STS-134 Mission Specialists Greg Chamitoff and Mike Fincke visited Michoud Assembly Facility July 19 to thank workers for a great external tank, ET-122. The astronauts also took time to sit down with two 11-year-old Zachary students from Copper Mill Elementary. Fifth graders Alexis Albert and Leanne Sorrel were part of teacher Circe Bridges’ team whose science experiment was chosen last year by a national space education group for a place on the Space Shuttle Endeavor’s final flight. The students’ experiment asked, “How does microgravity affect the development of murine myoblasts?” The other fifth-grade team members, who were not able to attend the event, were Grace Dry, Madison Russell, Tyler Jackson and Jake O’Brien.
Picturedleft to right: Astronaut Greg Chamitoff, students Leanne Sorrel andAlexis Albert, and Astronaut Mike Fincke. (Jacobs)
As I read this newsletter I am reminded of the precision of our name, Michoud Assembly Facility Operations, and the intrinsic importance of the work we do. I enjoy this reminder. I know that I need this reminder, and I don’t think I am alone in this. By week’s end, I occasionally wonder what was really accomplished, why do what we do, what is better now than before and what will be better in the future? Without a consistent recorder of achievement, pride and success like the Messenger, our everyday work that demands unwavering dedication and passion could become “just a job.” Unless we step back from our day-to-day activities to reflect on the historic nature of the extraordinary products and services that we support, we risk becoming insensitive to the elite nature of our work and our inherent responsibilities as industry leaders.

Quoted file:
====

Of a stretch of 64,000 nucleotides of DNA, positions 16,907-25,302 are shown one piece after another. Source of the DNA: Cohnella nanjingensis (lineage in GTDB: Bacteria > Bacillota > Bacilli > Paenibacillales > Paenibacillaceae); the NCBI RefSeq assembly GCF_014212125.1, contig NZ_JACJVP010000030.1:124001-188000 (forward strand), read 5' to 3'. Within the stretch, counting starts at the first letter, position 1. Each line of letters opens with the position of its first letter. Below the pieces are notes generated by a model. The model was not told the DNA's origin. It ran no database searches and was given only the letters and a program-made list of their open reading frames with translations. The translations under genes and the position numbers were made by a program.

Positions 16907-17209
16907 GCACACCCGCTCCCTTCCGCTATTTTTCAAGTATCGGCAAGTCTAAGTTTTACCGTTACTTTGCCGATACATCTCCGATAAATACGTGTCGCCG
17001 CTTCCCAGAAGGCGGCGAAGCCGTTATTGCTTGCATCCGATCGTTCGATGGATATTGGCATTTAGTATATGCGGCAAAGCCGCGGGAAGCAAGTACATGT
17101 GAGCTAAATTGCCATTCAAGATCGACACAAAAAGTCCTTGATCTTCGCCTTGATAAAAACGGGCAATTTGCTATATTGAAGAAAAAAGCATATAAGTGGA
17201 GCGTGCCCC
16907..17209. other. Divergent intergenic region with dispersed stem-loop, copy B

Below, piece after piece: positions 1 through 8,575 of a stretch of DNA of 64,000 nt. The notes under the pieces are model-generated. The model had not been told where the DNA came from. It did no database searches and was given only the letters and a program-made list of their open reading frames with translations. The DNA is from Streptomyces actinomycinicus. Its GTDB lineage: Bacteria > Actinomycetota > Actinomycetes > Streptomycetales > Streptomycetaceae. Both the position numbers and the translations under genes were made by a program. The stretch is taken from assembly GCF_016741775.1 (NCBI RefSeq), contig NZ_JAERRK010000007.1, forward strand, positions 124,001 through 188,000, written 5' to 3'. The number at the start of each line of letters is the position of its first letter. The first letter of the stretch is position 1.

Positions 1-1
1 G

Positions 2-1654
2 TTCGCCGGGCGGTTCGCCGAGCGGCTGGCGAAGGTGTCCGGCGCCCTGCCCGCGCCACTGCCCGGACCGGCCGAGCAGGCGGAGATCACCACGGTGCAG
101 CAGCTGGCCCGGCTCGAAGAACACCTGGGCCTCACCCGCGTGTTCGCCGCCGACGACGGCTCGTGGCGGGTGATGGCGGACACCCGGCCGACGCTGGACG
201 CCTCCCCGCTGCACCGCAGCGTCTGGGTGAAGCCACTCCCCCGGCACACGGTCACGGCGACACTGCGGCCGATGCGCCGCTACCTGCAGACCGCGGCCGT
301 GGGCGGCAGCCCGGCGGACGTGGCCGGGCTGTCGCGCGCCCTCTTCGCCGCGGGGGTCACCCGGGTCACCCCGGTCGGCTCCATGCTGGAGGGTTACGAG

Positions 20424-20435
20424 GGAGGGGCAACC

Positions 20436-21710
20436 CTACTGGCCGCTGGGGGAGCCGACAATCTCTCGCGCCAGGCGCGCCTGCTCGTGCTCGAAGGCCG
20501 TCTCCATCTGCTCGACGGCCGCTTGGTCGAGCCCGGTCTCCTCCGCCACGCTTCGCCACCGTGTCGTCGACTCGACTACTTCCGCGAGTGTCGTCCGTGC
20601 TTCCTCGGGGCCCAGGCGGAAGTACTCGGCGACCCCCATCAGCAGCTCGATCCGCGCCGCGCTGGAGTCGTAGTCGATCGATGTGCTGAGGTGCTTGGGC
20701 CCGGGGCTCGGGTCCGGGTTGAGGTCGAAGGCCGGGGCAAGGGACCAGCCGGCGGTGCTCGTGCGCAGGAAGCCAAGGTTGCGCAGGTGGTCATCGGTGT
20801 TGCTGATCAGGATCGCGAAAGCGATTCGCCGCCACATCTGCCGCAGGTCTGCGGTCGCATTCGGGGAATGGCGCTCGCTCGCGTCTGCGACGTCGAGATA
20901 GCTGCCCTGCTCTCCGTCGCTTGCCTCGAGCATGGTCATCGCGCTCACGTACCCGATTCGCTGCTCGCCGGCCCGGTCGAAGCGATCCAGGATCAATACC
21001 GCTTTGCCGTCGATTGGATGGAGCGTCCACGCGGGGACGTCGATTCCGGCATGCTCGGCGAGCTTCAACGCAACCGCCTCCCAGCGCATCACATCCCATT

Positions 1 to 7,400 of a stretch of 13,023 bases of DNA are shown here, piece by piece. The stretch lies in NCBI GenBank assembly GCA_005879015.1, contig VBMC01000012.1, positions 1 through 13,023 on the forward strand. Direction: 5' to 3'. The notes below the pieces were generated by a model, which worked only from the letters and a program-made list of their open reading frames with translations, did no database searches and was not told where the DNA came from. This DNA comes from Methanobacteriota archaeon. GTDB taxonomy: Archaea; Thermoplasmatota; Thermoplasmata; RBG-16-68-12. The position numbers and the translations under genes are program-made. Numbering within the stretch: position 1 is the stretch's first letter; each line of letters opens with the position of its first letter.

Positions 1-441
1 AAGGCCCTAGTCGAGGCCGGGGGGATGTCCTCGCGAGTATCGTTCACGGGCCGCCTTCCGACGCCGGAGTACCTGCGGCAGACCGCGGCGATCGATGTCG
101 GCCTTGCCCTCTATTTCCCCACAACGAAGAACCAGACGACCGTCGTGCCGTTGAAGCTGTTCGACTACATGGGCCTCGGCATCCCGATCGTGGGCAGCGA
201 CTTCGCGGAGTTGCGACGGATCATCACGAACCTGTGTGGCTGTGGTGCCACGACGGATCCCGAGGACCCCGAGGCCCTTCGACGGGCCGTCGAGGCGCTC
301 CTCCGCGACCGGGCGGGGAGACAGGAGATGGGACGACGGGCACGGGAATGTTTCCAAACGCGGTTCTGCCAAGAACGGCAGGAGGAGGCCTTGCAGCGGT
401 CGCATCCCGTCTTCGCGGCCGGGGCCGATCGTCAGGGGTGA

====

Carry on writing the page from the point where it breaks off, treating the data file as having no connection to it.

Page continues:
I remember when Dr. Michael Griffin, previous NASA Administrator, accepted the 2007 Quasar Award for economic development excellence. His economics-centric acceptance speech was somewhat NASA/Space Program specific, but his ideas on “acceptable reasons” and “real reasons” for space related expenditures offer a compelling answer to any question of why we pursue technological advances. He specified these “real reasons” as our desire to compete, our sense of human curiosity, our wonder and awe at the unknown and the unending quest for knowledge. Dr. Griffin referenced Norman Mailer’s book “Of a Fire on the Moon,” to highlight the kind of people who recognize the importance, power and majesty of a technological event; people who engage in such things; people like us.
As you read The Messenger, step back and consider for a minute the broader influence of the work we do. Think about the enduring benefit to humankind from the Michoud Assembly Facility, from our contributions, from all the associated companies and people providing their individual support to the history of space exploration, fusion energy research, transportation, infrastructure, biotechnology and the environment. Realize the magnitude of all of this and take pride that 100, 500 or 1,000 years from now, the world will be better, in part, because of what we are involved in today.